Quest for Fire

This weekend the big tech news story was the ongoing drama around TikTok, it’s putative US ban and potential sale to Microsoft (or maybe Apple). One sub-theme of this saga has been the parallel with Ant Financial, the financial subsidiary that Alibaba “transferred” out of Yahoo ownership ten years ago. For many, this was a surprising, shocking display of business practices in China, but for those with long experience in China there was little surprise in the move. For us, this has just been a reminder of one of the root causes of the current trade war – forced IP transfers.

For a very long time, China has used various forms of “persuasion” to “encourage” US and European companies who want to do business in China to transfer some of their intellectual property (IP) to Chines companies. This includes everything from investment in Chinese brands to wholesale hand-overs of semiconductor files. We have direct experience at both ends of that spectrum and many others.

This is a highly emotive subject, sparking strong feelings in the US. And while we do not enjoy being the subject of such “persuasion”, we think it is important to examine it through a rational, historical perspective. All developing economies seek to learn things from more developed economies. When we were in grade school, we were taught about early American economic spies who toiled in English steam mills and brought that technology back to help spark the industrial revolution in America. More recently, IP transfers have been an important recipe for the economic growth of many countries including Japan, South Korea and Taiwan. (Joe Studwell wrote an great book about the subject.) We are not arguing about the morality of the matter, simply the fact that it is common practice, and has been since the first neolithic tribe invented fire only to have a neighbor tribe copy them.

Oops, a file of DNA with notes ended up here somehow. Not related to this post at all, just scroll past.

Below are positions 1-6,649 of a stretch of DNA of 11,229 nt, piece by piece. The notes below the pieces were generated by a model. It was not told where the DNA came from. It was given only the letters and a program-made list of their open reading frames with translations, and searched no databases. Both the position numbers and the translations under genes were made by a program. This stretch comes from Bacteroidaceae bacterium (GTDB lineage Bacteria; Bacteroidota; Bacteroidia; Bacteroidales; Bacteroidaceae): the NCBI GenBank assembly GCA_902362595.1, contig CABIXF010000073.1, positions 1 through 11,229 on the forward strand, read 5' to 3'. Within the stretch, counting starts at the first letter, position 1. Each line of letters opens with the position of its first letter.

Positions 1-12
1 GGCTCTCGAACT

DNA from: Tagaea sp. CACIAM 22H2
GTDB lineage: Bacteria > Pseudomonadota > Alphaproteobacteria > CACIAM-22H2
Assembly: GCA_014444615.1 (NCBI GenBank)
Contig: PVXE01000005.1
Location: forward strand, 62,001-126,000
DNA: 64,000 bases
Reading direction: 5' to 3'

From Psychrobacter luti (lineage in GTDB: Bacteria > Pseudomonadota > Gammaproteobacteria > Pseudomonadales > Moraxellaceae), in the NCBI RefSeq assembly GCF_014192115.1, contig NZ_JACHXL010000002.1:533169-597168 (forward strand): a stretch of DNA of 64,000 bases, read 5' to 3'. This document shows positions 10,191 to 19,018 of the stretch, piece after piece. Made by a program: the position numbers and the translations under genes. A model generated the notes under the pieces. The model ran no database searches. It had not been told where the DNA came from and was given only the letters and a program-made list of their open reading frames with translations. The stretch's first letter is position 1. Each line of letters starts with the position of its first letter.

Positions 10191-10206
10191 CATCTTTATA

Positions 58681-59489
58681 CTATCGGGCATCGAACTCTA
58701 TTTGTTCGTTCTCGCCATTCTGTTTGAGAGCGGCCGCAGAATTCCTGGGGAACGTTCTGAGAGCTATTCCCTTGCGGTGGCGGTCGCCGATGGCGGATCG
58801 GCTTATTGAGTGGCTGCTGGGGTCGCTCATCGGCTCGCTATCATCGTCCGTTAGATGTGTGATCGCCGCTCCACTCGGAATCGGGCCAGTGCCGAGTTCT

That being said, something has clearly changed in China. Over the past ten years or so, it feels a lot like that government has greatly increased the pressure. There is a lively debate in China watching circles as to how much the current government in China is doing something new or if they have just become more direct about a long-standing policy. Either way, the intensity of the problem has grown for American companies, the experienced transfer feels more acutely painful. To the point, that many large US companies, who are traditionally very muted in their public comments about China, became vocal supporters of the US government’s Trade War.

As semiconductors are now a big part of China’s development strategy, semis companies have borne an immense burden in dealing with China. Nearly every large company we know has entered into Joint Ventures (JVs) in China over the past decade, and there are clear signs that all of these agreements included some form of IP transfer, often highly valuable IP.

Here’s how that works. A chip company wants to do business in China, selling into domestic electronics makers. The easiest way to accomplish this is to establish a joint venture with a Chinese partner, there are alternative structures but for chip companies those all get closed off, one way or another. The government’s official policy is that there is no IP transfer requirements for establishing a JV. But when the US company finds a partner, inevitably that company has some form of government backing, and they insist on having IP transfer included in the JV agreement. The US company can try to find another partner, a whole complicated process in its own right, but any alternative partner will insist on the same transfer. The new potential partner may have very different commercial terms for the JV, but they all insist on that transfer. This is not a coincidence, and is almost certainly an undisclosed national policy that Chinese executives all know about it, even if it is never published in a forum which foreigners can access.